Some bacteria such as Legionella, when exposed to stressful conditions, shut down functions that are not crucial to their normal activity and focus merely on survival. Things such as reproduction, are then put on hold until overall conditions improve, and the bacteria can resuscitate back to its normal state.
When Legionella is in this state, commonly known as Viable but Non-Culturable (VBNC), cannot grow on conventional culture plates in a laboratory. That doesn’t mean however, that the bacteria in this state are dead. Viable but non-culturable bacteria are still very dangerous and can cause an infection and lead to outbreaks of Legionnaires’ disease.
This article explains everything you need to know about VBNC Legionella bacteria and discusses the importance of mitigating the risks associated with Legionella bacteria in this state.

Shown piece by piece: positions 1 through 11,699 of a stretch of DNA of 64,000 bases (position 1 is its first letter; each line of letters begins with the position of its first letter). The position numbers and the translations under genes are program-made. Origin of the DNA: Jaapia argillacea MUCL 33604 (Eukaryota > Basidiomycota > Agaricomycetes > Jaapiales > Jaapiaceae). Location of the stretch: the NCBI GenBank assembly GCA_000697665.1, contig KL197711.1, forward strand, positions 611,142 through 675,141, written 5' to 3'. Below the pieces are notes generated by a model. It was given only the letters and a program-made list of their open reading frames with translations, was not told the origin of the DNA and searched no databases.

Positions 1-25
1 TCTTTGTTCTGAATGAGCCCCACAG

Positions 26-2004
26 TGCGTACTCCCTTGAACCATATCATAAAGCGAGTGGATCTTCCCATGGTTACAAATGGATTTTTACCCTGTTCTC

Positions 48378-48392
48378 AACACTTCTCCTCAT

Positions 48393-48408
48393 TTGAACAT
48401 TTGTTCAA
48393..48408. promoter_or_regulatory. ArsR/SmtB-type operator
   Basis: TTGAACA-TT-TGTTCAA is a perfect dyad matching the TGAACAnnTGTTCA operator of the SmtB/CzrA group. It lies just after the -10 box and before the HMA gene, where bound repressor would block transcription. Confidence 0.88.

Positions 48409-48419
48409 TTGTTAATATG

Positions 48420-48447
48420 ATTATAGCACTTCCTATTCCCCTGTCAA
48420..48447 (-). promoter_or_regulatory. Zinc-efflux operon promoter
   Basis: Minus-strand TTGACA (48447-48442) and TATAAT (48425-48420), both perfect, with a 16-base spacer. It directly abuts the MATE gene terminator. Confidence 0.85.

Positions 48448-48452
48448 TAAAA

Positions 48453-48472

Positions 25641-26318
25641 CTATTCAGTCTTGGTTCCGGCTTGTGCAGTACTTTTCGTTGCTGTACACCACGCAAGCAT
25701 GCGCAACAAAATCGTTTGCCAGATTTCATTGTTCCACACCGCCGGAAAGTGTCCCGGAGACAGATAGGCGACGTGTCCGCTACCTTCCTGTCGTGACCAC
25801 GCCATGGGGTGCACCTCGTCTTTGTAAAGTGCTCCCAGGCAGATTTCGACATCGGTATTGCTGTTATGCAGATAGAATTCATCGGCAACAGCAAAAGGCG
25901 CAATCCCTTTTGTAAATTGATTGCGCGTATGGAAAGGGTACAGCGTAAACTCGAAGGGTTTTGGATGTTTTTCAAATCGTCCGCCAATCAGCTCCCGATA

VBNC bacteria can be resuscitated back into culturable cells
Legionella enters a VBNC state when exposed to stressful conditions such as starvation, chemical treatment (e.g. chlorination), heat treatment, low temperatures3 and UV treatment2- suggesting that this is an adaptive strategy for long-term survival of the bacteria under unfavourable environmental conditions. However, VBNC cells can be resuscitated back into culturable cells under suitable stimuli, such as contact with amoebae1. Amoebae can often be found in biofilm, scale and sludge.
VBNC bacteria are still pathogenic and can cause Legionnaires’ disease
Despite restricted metabolic rates, VBNC cells have been shown to retain pathogenic properties1. Research has demonstrated that starved VBNC Legionella cells can infect amoebae, which suggests that amoebae could act as natural replicators of such cells3.